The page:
Hotel tycoon, R. Donahue Peebles, celebrated the launch of his book, The Peebles Path to Real Estate and Wealth: How to Make Money in Any Market, yesterday at an event in New York hosted by hip-hop icon Russell Simmons and William C. Thompson Jr., New York City comptroller.
“I think what he is doing now and what he has tried to do over a period of time in trying to help people accumulate wealth makes a lot of sense. It’s nice to listen to things in theory, but you want to hear from those who have actually done it and been successful at it,” Thompson says . “He has built a real estate empire and he is one of the best.”
The book details how to increase wealth through real estate, and includes insights based on Peebles’ personal experiences in his climb to success. In the book he uses the analogy of a 12-hour clock to explain how the real estate cycle works. “You want to be a buyer from 5 o’clock to 9 o’clock, and you want to be a seller from 11 o’clock to 12 o’clock,” writes Peebles. “The trick is having the stomach to buy when most people don’t want to buy; that’s when the most money is made.”
Peebles has used this principle in several of his deals which has rewarded him handsomely. A Washington, D.C. native, he is most known for his tenacity in the pursuit of ocean-front property in Miami, where his purchase of the Royal Palm Crowne Plaza Resort made him the first African American owner of a major hotel. He spent $84 million in acquiring the 417-room, oceanfront resort, which opened in 2002 during the recession sparked after Sept. 11, 2001, and then sold the property for $127.5 million in 2004.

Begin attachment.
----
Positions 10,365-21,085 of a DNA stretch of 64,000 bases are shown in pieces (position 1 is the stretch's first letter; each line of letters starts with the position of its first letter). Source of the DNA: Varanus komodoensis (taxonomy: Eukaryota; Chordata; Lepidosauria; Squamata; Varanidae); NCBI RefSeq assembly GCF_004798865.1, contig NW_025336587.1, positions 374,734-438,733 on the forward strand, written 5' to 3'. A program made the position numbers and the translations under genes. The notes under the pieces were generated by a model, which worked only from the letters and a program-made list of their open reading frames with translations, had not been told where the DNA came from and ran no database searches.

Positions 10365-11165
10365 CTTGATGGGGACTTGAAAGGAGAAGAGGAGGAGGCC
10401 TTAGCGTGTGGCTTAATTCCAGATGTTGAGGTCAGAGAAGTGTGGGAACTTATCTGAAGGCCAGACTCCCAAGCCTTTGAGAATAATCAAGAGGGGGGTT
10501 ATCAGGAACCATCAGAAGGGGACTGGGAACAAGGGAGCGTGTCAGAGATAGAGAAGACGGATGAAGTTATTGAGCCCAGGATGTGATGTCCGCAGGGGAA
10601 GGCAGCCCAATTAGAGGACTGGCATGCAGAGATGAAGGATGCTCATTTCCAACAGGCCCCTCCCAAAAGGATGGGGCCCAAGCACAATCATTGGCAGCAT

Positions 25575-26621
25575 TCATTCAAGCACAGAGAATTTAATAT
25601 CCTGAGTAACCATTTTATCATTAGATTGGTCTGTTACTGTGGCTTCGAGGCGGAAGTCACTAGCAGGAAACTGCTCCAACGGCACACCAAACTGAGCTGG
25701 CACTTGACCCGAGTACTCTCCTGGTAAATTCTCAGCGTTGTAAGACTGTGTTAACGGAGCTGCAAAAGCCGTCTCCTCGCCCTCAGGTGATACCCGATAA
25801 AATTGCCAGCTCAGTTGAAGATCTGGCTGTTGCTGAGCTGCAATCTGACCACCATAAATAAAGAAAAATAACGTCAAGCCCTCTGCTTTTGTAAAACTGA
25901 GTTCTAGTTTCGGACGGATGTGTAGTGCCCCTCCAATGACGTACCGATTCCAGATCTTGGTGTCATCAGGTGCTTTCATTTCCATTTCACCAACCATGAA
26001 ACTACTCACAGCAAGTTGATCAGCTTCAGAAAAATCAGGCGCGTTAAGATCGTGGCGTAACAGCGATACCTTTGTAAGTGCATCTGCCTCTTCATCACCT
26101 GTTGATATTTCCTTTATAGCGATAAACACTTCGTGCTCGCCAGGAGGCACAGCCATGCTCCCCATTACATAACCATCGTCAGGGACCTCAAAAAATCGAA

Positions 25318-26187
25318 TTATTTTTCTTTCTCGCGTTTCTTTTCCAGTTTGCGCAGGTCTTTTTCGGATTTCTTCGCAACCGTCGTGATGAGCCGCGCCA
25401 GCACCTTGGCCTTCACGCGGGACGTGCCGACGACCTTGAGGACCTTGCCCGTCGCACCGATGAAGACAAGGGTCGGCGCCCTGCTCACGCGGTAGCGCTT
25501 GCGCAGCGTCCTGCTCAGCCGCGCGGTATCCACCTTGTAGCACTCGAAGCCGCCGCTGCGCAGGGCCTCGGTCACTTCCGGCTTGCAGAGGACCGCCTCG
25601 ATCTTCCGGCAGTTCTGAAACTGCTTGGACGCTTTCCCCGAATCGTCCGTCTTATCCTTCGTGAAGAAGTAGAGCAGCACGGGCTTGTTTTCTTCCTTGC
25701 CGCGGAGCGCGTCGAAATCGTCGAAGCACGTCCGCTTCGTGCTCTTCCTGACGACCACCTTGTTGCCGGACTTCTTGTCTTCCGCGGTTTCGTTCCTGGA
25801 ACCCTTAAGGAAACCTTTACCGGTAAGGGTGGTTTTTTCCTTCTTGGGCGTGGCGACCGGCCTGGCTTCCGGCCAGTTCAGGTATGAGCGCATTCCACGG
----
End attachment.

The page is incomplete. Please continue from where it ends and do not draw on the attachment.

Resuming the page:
“One of the things that is very impressive about Don is that since he was in his twenties he has been an entrepreneur,” says Star Jones, former talk show host and good friend to Peebles. “He realized very early on that having property is a real commodity that can always be traded.”
The book also explains the current housing crisis, fundamental investment tools, and a plan to help readers build assets in a market climate that seems scary and unstable to most. “The reality is that in real estate money is not made when you sell a property, the profit is made when you buy and you realize your profit when you sell,” Peebles says. “Now is a good time for the average person to become homeowners.”
Peebles is president and CEO of the Peebles Corp. (No. 18 on the B.E. Industrial/Service 100 list with $245 million in revenues), the country’s largest African American real estate development company, with a portfolio of luxury hotels, residential and commercial properties, and other developments in major cities such as Washington, D.C., New York, San Francisco, Las Vegas, and Miami. Peebles also has a $2 billion, mixed-use development consisting of